Immigration Equality hosted a fundraiser, "Still Fighting: New, Safe Beginnings for LGBTQ Immigrants" June 4 at the Center on Halsted.
Immigration Equality has been, according to its website, "proud to support and represent LGBT and HIV-positive immigrants seeking safety, fair treatment and freedom since 1994. As the only LGBT organization with a staff of immigration attorneys, Immigration Equality impacts both the individuals we serve and the immigration system as a whole."
About 40 people attended the event, which was co-hosted by Paul Coyle, Morris Floyd, Brent Holman-Gomez and Mike Jarecki.
The evening featured an introduction by Coyle; a video presentation featuring one of Immigration Equality's clients, Denise Chambers ( a transgender woman from Trinidad ) and remarks by the executive director of Immigration Equality, Caroline Dessert.
Coyle noted that Immigration Equality provides life saving services for people in need.
"It's amazing to be a part of an organization that really changes people's lives," said Coyle.
In the video, Chambers chronicled her journey including the fact that it took five years to win asylum in the United States. She also spoke about the role that Immigration Equality played in winning her asylum.
Dessert spoke about growing up in a rural Southern California border town where not only were undocumented immigrants living in the shadows, LGBT people like herself were also living in the shadows. Even at an early age, Dessert knew she would have to leave her hometown in order to live an open, authentic life as an out lesbian.
Immigration checkpoints and border patrol vehicles were a daily presence in Dessert's early life, and she saw a number of undocumented immigrants being rounded up and put into vehicles never to be seen again. Dessert noted that, as a little girl, she knew this was no way to treat human beings.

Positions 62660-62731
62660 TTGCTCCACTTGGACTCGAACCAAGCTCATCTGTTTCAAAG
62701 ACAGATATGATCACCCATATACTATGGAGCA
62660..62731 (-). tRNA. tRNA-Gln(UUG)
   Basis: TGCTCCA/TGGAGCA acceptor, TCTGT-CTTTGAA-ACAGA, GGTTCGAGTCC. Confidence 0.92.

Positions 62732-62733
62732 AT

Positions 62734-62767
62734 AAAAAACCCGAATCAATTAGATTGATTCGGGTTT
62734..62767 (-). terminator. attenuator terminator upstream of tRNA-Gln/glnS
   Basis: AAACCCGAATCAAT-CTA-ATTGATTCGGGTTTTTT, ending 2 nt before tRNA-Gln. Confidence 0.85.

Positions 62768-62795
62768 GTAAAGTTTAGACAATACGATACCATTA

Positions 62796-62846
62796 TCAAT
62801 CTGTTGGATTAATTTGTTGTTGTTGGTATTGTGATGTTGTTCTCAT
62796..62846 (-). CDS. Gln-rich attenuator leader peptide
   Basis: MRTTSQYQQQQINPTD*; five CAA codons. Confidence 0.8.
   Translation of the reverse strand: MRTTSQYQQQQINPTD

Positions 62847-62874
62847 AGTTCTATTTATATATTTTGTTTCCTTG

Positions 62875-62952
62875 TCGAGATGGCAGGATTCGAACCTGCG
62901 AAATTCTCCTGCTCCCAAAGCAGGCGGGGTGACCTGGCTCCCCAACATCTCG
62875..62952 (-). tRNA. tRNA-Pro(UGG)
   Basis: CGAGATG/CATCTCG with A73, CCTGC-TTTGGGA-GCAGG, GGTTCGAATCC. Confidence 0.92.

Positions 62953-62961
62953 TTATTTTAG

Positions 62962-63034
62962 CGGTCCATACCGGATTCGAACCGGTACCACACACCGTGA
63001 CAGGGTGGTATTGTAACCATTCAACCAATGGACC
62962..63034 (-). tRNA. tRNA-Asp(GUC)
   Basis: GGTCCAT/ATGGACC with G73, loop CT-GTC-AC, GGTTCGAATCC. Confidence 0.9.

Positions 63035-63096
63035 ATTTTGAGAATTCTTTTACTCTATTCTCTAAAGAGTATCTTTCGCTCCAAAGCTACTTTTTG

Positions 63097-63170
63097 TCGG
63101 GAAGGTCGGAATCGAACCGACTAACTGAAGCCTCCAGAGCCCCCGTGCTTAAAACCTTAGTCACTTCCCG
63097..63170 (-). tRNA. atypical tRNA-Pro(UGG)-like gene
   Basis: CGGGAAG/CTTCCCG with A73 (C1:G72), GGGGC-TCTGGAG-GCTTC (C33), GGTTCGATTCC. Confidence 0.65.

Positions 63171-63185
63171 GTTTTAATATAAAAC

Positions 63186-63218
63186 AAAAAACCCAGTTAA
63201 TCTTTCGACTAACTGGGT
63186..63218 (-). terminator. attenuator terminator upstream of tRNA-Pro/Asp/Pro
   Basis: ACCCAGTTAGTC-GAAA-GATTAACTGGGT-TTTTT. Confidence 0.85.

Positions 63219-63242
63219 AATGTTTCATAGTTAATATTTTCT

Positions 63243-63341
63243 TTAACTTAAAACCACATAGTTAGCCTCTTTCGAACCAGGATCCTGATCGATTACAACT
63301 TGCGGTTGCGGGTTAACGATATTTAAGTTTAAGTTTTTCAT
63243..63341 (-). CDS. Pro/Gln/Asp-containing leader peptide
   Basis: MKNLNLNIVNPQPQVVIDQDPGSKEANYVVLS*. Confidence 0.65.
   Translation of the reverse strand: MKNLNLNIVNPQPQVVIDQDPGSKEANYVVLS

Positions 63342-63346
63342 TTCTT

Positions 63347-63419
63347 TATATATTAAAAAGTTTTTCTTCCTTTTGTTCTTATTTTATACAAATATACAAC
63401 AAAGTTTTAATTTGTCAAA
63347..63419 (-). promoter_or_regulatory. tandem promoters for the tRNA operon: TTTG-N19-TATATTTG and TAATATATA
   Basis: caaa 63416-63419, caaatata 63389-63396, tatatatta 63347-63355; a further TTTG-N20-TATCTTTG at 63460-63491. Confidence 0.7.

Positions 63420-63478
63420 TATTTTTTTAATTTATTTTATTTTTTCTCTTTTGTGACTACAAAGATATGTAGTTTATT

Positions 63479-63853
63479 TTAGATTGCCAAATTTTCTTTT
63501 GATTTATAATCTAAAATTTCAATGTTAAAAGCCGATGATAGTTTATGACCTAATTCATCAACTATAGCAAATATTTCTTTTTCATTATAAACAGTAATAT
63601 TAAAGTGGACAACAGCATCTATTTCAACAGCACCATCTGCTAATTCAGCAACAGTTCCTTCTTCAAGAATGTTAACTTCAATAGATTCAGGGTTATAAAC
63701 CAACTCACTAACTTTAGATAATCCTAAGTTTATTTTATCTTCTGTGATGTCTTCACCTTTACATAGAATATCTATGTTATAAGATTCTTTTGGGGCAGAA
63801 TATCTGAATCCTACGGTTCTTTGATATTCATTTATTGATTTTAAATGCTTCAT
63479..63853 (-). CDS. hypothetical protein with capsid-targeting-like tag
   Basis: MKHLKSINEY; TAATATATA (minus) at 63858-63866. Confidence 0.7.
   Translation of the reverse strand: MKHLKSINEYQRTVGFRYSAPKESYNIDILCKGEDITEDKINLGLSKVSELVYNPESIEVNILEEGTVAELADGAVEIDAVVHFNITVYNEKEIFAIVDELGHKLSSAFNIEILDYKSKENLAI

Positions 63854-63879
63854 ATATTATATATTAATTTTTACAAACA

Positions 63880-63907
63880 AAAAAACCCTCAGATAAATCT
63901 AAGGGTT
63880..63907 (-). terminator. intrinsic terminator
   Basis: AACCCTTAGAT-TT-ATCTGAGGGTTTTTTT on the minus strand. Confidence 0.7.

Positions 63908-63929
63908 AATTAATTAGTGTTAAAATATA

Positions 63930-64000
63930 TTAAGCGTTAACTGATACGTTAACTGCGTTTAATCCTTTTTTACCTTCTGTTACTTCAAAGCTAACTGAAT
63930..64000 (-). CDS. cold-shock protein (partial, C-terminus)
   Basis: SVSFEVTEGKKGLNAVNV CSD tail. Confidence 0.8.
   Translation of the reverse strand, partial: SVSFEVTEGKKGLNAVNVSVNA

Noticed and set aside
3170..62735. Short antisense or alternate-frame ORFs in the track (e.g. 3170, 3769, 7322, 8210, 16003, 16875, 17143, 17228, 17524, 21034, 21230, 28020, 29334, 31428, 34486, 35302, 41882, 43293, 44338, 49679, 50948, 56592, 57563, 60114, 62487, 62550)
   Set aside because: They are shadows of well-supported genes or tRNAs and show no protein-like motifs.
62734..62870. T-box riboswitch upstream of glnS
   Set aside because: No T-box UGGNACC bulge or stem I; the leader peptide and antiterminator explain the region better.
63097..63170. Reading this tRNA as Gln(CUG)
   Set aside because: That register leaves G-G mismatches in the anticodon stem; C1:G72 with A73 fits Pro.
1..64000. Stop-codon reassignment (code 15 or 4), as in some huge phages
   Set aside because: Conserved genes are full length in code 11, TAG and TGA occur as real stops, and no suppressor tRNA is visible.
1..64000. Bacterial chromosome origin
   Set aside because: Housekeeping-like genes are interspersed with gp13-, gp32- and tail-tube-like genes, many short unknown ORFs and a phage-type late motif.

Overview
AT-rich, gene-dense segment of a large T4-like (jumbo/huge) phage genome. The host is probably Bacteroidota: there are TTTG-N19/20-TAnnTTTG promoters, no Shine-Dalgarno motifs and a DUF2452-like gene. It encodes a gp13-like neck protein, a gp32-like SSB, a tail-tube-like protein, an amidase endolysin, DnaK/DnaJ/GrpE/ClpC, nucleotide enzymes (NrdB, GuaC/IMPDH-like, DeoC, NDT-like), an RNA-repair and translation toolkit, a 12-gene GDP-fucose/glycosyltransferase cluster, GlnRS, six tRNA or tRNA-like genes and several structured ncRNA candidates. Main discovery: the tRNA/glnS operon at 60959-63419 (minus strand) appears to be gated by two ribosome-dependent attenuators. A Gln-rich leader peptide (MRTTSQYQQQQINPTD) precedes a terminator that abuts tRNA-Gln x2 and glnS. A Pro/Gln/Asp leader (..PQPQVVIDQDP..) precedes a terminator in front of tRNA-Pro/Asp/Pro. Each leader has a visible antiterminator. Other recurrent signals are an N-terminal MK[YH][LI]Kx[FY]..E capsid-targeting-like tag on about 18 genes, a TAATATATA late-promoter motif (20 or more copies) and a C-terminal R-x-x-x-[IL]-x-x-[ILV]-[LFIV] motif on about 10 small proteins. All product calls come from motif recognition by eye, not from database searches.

"I saw a system stacked against LGBT people and immigrants, and as a young woman of color I needed a way outnot just for me but for the whole community," Dessert said. "So I became an activist and organizer and then I became a lawyer focused on bringing justice to marginalized people."
Dessert spoke about the work that Immigration Equality is doing to increase their presence around the country so they can serve more clients. She noted that they are serving 100-percent more clients today than they served in 2013 and they've had a 98 percent win rate. There are currently open cases in 25 states including Illinois, said Dessert. Dessert explained that in order to reach LGBT immigrants in rural areas or remote detention centers they've launched a first of its kind pro se program to educate and empower LGBT immigrants to represent themselves.
Immigration Equality is also working on policy issues including providing recommendations to the White House for comprehensive LGBT inclusive immigration reform, said Dessert. Dessert noted that she recently met with Secretary of Homeland Security Jeh Johnson to speak about reforming the immigration detention system especially as it pertains to LGBT immigrants who face a higher rate of persecution in those detention facilities than their straight counterparts. As a result of that meeting, Dessert said that LGBT detention issues are now on Johnson's agenda. She noted that media outlets are also helping to put this issue out into the public eye.
Following Dessert's remarks, Holman-Gomez noted that Immigration Equality will be participating in this year's Chicago Pride Parade and encouraged everyone to sign up to march in the parade with them.
See www.immigrationequality.org for more information .